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Posted: Jun 19, 2011
Study evaluates engineered nanoparticles in wastewater
(Nanowerk News) Have you ever wondered what happens to sunscreen after it swirls down the drain with your soap?
Probably not, but it is a question that makes Prof. Chin-Pao Huang curious. Sunscreen contains titanium dioxide, an engineered nanoparticle (ENP) that improves the product's performance, reducing your sunburn risk while outdoors.
But if titanium dioxide doesn't dissolve, where does it go once you wash it off?
Huang, Donald C. Phillips Professor of Civil and Environmental Engineering at the University of Delaware, is principal investigator (PI) of a new grant exploring whether ENP are present in ground wastewater. Murray Johnston, professor in the Department of Chemistry and Biochemistry, serves as co-PI on the project.
By definition, nanomaterials are materials 1-100 nanometers in length -- one thousand times smaller than a human hair. ENP are synthetic materials created in a laboratory. Invisible to the naked eye, they possess unique properties that are increasingly used in cosmetics, pharmaceuticals, electronics and appliances.
The same properties that make ENP attractive, however, also have drawbacks. According to Huang, increased nanomaterial use will ultimately result in their escape into the environment, namely the atmosphere, soil and water. Municipal and industrial wastewater is expected to be the major transport route for ENP due to the way these ENP are being used by consumers.
"There is a lot we don't know yet about the ENP lifecycle, including how nanomaterials present in our environment affect organisms, water and the ecosystem," says Huang. Their small size makes detecting and isolating ENP technically challenging, he adds.
Funded by a three year $599,000 STAR grant from the U.S. Environmental Protection Agency (EPA), Huang's group is focusing on the fate, transport and behavior of four main engineered nanomaterials:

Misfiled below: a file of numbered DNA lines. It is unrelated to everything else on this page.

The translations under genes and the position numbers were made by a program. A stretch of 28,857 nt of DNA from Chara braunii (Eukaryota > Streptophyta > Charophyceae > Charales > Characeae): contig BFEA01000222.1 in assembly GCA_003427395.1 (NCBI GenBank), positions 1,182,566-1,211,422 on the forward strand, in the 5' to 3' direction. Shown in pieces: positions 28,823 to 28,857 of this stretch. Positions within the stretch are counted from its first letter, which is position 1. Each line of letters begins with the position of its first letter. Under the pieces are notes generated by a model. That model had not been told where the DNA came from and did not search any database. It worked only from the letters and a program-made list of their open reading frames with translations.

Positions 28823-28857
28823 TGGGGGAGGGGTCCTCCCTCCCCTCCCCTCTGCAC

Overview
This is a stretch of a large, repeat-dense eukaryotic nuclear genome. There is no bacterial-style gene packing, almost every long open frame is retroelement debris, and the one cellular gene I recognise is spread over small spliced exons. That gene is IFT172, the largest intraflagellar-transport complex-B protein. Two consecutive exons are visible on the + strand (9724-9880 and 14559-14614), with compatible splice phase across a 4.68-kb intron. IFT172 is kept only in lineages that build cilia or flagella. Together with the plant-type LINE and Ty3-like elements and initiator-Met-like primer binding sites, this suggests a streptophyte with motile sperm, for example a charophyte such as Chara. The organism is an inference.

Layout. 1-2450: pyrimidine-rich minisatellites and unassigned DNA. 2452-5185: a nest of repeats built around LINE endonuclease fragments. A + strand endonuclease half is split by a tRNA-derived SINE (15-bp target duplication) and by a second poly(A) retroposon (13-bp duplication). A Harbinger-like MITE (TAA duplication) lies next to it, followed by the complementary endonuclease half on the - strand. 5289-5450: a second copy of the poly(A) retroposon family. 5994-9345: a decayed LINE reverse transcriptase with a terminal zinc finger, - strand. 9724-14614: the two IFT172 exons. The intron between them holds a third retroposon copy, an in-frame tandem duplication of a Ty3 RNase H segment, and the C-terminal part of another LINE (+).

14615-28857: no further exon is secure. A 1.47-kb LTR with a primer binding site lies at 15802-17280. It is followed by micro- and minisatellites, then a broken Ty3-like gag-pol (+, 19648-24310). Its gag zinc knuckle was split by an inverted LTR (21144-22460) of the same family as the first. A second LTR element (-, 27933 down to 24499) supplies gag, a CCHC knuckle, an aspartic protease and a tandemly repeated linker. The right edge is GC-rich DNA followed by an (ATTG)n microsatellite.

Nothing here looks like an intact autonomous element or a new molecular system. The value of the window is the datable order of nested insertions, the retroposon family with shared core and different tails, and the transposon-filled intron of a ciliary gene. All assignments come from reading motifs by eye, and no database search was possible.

Titanium dioxide (found in sunblock and food additives);
Zinc oxide (found in cosmetics and food);
Carbon nanotubes (increasingly used in medicines and printer ink); and
Silver (used in refrigerators and disinfecting products).
"Knowing what happens to the particles will allow scientists to focus on making them safer for the environment," explains Huang.
The UD research team is using a new experimental technique to collect and characterize wastewater and sludge samples from four major municipal wastewater treatment plants in Philadelphia, Baltimore, Washington, D.C., and Wilmington. The technique involves using electrically assisted tangential flow (EATF) membrane filtration and electrospray aerosol analysis (EAA), coupled with a nano aerosol mass spectrometer (NAMS), to trace and quantify which nanomaterials remain in the system and where they end up.
The results will assist wastewater process design engineers in developing new treatment processes to eliminate solids such as titanium dioxide from wastewater and prevent it from leeching into the environment where its effects, as yet, are unknown. It will also help public and private sector decision makers in revising wastewater treatment quality standards.
"This is the only research study worldwide being carried out at such a large and comprehensive scale," says Huang. He believes a concerted effort is needed not just locally, but globally as well. To that end, Huang plans to initiate similar research programs with scientists from partner institutions in Taiwan, Korea and China.
Research will be conducted in the Aquatic Environmental Engineering Laboratory in UD's Department of Civil and Environmental Engineering and the Aerosol Chemistry Laboratory in the Department of Chemistry and Biochemistry.
About the researchers
Chin-Pao Huang is one of the most highly respected aquatic chemists worldwide. He has more than 40 years of research experience in aquatic chemistry and physical-chemical processes for water and wastewater treatment. His expertise includes transport of heavy metals in municipal wastewater treatment plants, speciation of lead in groundwater and interactions between nanoparticles and aquatic organisms.
Murray Johnston's career includes more than 20 years of research experience as a leader in the development and use of aerosol mass spectrometry to study the source and transformation of particulate matter. His current work emphasizes the detection and characterization of nanoparticles in ambient air, especially the urban environment.
Source: By Karen B. Roberts, University of Delaware